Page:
Dorothea Holt Redmond

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Dorothea Holt Redmond
Born Dorothea Holt
May 18, 1910(1910-05-18)
Los Angeles, California
Died February 27, 2009(2009-02-27) (aged 98)
Hollywood Hills, Los Angeles, California
Occupation Illustrator, production designer
Spouse(s) Harry Redmond, Jr. (1940–2009)

Dorothea Holt Redmond (May 18, 1910 – February 27, 2009) was an illustrator and production designer noted for her work on Alfred Hitchcock films. Known as the first woman production designer, Redmond entered the industry in 1938. She worked on more than 30 films, including Gone with the Wind and The Ten Commandments, as well as seven Hitchcock productions, among them Rebecca, Rear Window and To Catch a Thief.[1]

She was born in Los Angeles on May 18, 1910, to Mary and Harry Holt, who was a co-owner Western Lithograph Co. She attended the University of Southern California, where she studied architecture and was awarded a Bachelor of Fine Arts degree in 1933. She attended what is now the Art Center College of Design, and was awarded a degree in illustration in 1936, and later taught at the school.[1]

Motion pictures[edit]

She was hired by Selznick International Pictures in 1938, making her what the Los Angeles Times reported that year as the first woman to work in the "heretofore exclusively male field" of motion-picture production design. Out of resentment, male co-workers demanded that she work in a walled-off area separated from theirs.[1]

Tania Modleski, a professor of English at the University of Southern California, emphasized how Redmond was responsible for influencing the German Expressionist aesthetic that Hitchcock was credited with, and that Redmond was widely considered one of the most talented illustrators in the film industry.[1]

Redmond's illustrations would be used by Hitchcock and his art directors to define the tone of a scene for cameramen and other crew members. The 2007 book Casting a Shadow described how her renderings of a sequence in Hitchcock's 1943 film Shadow of a Doubt were influential in adding suspense by adding an element of threat to a quiet town.[1]

Redmond's daughter recounted how "She just loved his personality and his taste" and that Hitchcock was "one of her very favorite people to work with". In 2008, the Academy of Motion Picture Arts and Sciences presented an exhibit titled Casting a Shadow: Creating the Alfred Hitchcock Film, that showed how Hitchcock worked with the other professionals on the set in his movie, with details of how he collaborated with Redmond on seven of his films such as the 1940 movie Rebecca, 1954's Rear Window and the 1955 film To Catch a Thief.[1]

Architecture[edit]

Redmond worked with the architectural firm of William Pereira and Charles Luckman. There, she did designs for interiors of Los Angeles International Airport and the Los Angeles County Museum of Art.[2] She also helped to design the Seattle Space Needle.[3]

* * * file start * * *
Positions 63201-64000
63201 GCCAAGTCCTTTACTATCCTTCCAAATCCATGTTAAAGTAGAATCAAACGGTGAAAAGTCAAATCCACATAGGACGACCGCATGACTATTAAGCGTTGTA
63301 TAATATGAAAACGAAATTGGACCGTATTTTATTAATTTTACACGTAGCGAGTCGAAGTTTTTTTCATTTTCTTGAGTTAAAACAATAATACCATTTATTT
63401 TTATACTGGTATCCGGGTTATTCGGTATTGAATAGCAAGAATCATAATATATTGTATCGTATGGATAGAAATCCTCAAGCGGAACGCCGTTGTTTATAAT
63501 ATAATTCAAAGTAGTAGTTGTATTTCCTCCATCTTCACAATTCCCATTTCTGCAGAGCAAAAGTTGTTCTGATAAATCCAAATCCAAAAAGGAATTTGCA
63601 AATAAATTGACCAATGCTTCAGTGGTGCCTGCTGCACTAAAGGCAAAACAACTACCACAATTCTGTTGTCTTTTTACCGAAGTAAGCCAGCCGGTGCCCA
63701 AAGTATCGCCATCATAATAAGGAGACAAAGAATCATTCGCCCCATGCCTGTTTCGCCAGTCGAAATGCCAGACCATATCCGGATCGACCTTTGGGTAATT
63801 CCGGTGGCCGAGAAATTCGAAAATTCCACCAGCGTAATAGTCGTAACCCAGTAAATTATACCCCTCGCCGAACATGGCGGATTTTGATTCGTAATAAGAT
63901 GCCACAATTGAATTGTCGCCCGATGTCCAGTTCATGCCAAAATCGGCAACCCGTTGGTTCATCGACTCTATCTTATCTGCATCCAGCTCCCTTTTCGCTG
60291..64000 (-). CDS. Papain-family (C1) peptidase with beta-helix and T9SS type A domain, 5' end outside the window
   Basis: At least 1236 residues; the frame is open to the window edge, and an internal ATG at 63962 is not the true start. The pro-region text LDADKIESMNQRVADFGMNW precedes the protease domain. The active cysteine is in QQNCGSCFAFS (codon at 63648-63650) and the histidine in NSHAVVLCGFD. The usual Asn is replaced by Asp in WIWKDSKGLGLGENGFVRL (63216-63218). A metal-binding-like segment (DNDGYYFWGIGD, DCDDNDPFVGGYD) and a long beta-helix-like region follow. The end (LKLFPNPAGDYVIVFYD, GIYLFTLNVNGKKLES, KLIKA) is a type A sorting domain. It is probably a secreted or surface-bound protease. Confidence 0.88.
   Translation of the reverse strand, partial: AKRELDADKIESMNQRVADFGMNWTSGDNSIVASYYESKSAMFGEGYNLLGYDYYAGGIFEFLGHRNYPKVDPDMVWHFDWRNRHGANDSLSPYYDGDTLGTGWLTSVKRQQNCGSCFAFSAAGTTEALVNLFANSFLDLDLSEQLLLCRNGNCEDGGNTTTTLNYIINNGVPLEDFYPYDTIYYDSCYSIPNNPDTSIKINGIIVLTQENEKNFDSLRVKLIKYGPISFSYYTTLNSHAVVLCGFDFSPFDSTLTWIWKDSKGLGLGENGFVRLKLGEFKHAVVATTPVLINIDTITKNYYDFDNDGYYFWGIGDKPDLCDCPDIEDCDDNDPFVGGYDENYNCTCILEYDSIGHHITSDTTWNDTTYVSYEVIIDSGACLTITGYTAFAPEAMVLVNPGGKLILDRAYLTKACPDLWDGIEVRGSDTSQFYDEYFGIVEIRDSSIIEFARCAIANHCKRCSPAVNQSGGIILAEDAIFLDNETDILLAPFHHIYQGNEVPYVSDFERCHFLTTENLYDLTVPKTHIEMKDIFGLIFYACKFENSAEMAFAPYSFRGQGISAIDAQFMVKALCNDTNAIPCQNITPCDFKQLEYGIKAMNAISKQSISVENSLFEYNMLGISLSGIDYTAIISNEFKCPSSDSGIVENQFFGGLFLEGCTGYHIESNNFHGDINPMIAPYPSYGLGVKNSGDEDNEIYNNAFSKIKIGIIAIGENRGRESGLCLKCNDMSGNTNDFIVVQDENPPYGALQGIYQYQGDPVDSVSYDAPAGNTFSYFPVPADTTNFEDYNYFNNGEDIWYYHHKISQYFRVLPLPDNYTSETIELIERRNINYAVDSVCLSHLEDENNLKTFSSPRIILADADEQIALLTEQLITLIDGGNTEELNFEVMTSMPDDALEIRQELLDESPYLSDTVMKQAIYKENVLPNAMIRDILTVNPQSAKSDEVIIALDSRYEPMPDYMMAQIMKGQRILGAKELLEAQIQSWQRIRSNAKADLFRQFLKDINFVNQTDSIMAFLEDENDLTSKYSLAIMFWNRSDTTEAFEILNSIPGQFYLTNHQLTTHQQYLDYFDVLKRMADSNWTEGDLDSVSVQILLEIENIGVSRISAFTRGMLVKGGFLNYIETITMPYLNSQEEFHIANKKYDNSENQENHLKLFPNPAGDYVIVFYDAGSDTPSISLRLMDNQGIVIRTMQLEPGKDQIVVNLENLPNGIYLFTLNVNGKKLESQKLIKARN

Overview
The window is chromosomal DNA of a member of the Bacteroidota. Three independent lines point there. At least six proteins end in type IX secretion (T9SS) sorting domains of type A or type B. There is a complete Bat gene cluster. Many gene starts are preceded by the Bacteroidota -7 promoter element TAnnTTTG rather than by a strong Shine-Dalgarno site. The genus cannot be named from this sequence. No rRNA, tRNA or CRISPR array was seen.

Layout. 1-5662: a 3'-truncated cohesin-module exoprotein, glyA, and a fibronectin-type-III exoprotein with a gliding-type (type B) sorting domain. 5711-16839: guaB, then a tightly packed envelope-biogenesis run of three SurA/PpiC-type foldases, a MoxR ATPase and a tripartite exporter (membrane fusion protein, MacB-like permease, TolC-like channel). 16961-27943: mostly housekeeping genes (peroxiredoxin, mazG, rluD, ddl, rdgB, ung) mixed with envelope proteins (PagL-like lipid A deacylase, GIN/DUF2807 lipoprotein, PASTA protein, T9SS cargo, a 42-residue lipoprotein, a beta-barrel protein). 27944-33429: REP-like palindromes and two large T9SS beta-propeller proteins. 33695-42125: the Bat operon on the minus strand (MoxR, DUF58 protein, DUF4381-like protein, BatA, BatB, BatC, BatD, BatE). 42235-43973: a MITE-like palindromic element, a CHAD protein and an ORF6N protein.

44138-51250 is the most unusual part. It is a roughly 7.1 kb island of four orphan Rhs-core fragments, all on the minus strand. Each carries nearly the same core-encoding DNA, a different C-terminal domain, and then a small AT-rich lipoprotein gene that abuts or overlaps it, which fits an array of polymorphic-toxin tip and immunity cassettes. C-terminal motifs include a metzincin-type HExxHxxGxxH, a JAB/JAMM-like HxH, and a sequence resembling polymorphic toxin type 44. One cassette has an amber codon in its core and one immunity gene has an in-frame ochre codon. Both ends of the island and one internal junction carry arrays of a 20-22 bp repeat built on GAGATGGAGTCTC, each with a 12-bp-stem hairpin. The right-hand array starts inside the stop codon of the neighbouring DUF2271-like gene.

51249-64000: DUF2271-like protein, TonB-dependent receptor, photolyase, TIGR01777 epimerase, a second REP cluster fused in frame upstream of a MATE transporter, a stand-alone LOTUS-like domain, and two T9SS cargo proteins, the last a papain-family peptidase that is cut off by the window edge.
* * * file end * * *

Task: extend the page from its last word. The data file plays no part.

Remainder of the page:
Work with Walt Disney[edit]

She was hired by what is now Walt Disney Imagineering in 1966. There she helped design portions of Disneyland and the Walt Disney World Resort, including a residence in New Orleans Square intended for Walt Disney himself. The area was used as a gallery after Disney's death in 1966, but the space above the Pirates of the Caribbean attraction was converted into an apartment called the Disneyland Dream Suite based on her original design that has been used by randomly selected guests at the resort since January 2008. She also designed many other aspects of the stores and eateries in New Orleans Square.[1]

She designed Fantasyland at Disney World in Florida, as well as portions of Main Street and mosaic murals in the archway of Cinderella Castle that were implemented there and in Tokyo Disneyland.[1]

In Fall 2008 she was honored by the firm's Disney Legends program, honoring her achievements on behalf of The Walt Disney Company. Marty Sklar described how "Her watercolor sketches were extraordinary place-making". An exhibit of her work opened at the company's Information Research Center in Glendale, California.[1]

Personal[edit]

Holt met her future husband, Harry Redmond, Jr., at Selznick International Pictures studio during the late 1930s.[3] She was designing the pre-production interior sets for Gone With The Wind and Rebecca, while Redmond was working for David O. Selznick on the set of The Prisoner of Zenda at the time of their meeting.[3] The couple married in 1940.[3] Together, they designed and constructed a home in the Hollywood Hills based on a design that she completed with her husband after the original architect had died.[1][3]

Holt Redmond died at age 98 on February 27, 2009, due to congestive heart failure at her home in the Hollywood Hills. She was survived by her husband, a son and daughter, three granddaughters and three great-grandsons.[1] Her husband, Harry Redmond, died on May 23, 2011, at the age of 101.[3]

References[edit]

  1. ^ a b c d e f g h i j k Nelson, Valerie J. (March 16, 2009). "Dorothea Holt Redmond dies at 98; designer helped create the look of several Hitchcock films". Los Angeles Times. Retrieved March 19, 2009. 
  2. ^ "Dorothea Holt Redmond dies". Variety. March 16, 2009. Retrieved March 19, 2009. 
  3. ^ a b c d e f Barnes, Mike (2011-06-01). "'King Kong' Special Effects Wizard Harry Redmond Jr. Dies at 101". The Hollywood Reporter. Retrieved 2011-06-14.